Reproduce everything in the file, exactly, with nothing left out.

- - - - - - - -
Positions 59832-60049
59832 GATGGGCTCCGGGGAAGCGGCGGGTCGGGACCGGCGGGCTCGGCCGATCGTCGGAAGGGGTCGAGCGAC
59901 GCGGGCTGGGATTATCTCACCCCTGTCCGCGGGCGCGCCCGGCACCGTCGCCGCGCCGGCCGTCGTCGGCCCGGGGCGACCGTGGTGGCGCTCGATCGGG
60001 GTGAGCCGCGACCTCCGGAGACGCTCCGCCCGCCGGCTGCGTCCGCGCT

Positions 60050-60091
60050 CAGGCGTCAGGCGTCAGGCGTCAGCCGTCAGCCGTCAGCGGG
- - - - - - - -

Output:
Positions 59832-60049
59832 GATGGGCTCCGGGGAAGCGGCGGGTCGGGACCGGCGGGCTCGGCCGATCGTCGGAAGGGGTCGAGCGAC
59901 GCGGGCTGGGATTATCTCACCCCTGTCCGCGGGCGCGCCCGGCACCGTCGCCGCGCCGGCCGTCGTCGGCCCGGGGCGACCGTGGTGGCGCTCGATCGGG
60001 GTGAGCCGCGACCTCCGGAGACGCTCCGCCCGCCGGCTGCGTCCGCGCT

Positions 60050-60091
60050 CAGGCGTCAGGCGTCAGGCGTCAGCCGTCAGCCGTCAGCGGG